Some people will go through their entire career without ever having difficulty securing a new role. However with the more transient nature of the career these days, many more people do face a struggle at least once to secure their next position.
If this happens after a redundancy or some other kind of exit from employment, it can feel particularly stressful as the bills pour in. When it happens whilst in employment it can be frustrating but perhaps not as difficult to cope with as your salary is still being paid. In my experience, when a candidate is finding it hard to secure their next role, the longer they look, the more disheartened they become, and unfortunately the more questions potential employers begin to ask. Fair or not, it is human nature for employers to question why the candidate has not been snapped up by somebody else. Therefore my first top tip is to do your initial search and if that is unsuccessful, to quickly ramp up your activity and put into action all of the tips I am about to share with you. Don’t wait – just as you would want to minimise the time a house is on the market – it is the same when marketing yourself.
Review and update your CV
Most CVs are developed over a number of years as a career develops. This can result in a slightly confused document which does not optimally represent the candidate or their skill set. The first thing to do is give the CV a revamp. There are lots of tips online to help you and failing that, speak to a recruitment consultancy such as ourselves who can give you a few pointers. If you still think you need more of a helping hand, you can employ a reputable CV writer who will work with you.
Don’t underestimate the importance of your CV. It is your key advertising tool.
Get your LinkedIn in shape
There are two main aspects you need to think about when it comes to LinkedIn. The first thing is that it is a brilliant tool to network, to find jobs, and to connect with people who can help you in your job search – so you should set up a LinkedIn profile if you do not already have one, and actively use it. Secondly, lots of prospective employers and recruiters will check you out on LinkedIn during an interview process, or perhaps before they even decide to offer you an interview. This is basic, but ensure you have a professional photo, and check that your profile does you justice. That means good content, and perfect spelling and grammar.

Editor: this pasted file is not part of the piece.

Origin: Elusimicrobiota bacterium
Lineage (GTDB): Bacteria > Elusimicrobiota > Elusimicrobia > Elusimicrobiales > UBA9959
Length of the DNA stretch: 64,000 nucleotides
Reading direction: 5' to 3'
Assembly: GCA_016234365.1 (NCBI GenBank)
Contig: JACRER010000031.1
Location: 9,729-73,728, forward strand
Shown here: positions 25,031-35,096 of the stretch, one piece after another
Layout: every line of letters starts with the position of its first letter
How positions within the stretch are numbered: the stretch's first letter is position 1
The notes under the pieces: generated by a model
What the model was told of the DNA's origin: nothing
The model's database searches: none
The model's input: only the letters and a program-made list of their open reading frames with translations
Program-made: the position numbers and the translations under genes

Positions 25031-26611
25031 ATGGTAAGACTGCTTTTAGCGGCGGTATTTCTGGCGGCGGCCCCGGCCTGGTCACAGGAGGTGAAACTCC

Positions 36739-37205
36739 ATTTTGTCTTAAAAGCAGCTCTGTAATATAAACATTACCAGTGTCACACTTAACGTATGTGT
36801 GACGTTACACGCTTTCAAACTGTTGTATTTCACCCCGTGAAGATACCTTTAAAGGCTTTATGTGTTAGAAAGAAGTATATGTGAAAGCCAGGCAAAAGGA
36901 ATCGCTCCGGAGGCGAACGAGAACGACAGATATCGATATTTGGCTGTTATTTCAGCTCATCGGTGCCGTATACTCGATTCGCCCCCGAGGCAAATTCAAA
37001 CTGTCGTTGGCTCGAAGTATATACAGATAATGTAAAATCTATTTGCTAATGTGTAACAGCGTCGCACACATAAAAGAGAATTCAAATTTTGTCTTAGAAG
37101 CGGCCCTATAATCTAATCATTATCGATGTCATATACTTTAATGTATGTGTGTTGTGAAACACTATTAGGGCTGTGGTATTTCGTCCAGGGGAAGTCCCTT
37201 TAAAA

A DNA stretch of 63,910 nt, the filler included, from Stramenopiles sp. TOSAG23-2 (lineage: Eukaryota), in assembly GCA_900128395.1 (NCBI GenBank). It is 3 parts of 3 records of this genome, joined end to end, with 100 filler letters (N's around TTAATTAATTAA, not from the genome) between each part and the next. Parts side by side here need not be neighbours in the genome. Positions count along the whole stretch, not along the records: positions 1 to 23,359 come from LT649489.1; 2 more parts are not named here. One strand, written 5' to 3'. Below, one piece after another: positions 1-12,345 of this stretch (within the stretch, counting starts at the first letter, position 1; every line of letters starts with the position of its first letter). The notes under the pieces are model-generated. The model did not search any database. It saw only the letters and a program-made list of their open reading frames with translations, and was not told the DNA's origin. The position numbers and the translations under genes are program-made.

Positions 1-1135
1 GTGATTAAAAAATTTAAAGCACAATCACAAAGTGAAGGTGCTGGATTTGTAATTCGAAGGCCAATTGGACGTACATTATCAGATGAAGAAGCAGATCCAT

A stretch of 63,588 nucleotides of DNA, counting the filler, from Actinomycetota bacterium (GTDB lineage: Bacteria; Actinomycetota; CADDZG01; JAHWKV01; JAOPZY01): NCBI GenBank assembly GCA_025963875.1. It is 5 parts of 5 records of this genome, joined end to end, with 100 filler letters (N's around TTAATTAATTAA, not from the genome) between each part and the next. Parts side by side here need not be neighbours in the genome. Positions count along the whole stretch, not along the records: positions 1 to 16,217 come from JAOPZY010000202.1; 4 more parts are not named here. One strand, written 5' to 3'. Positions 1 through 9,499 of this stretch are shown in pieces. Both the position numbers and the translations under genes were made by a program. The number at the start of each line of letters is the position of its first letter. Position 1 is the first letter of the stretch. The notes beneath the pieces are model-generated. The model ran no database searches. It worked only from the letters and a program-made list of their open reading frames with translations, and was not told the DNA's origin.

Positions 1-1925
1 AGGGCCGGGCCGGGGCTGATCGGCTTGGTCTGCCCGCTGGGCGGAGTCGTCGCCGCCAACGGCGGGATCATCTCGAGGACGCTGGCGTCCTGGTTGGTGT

Recruiters typically have the closest relationships with hiring managers and have their ear to the ground for job opportunities coming up. They also know what the market is like and where you should be pitching yourself from both a role and salary perspective. Network with recruiters and take time to have positive and proactive relationships with reputable recruiters such as Maxwell Stephens.
Looking for a new job can be stressful, and when things don’t go to plan it can become very disheartening. There are some tips to be mindful of that we have shared above that can ensure your job search is far easier.
For help finding your new role, please call 0207 118 48 48 or email firstname.lastname@example.org and one of our expert team members will be happy to assist.
Download our helpful resource below and we will guide you through the dos and don’ts of CV writing.
The Perfect CV – Questions, Answers and Tips
The job search is increasingly simple. Online search engines such as Google, social media engines such as LinkedIn and jobs boards such as Reed.co.uk and Monster have left candidates with an array of jobs to choose from like which they have never seen before.
The CV stage is somewhat harder. The CV is one of the two most important short documents of your career, it can make it, or it can break it.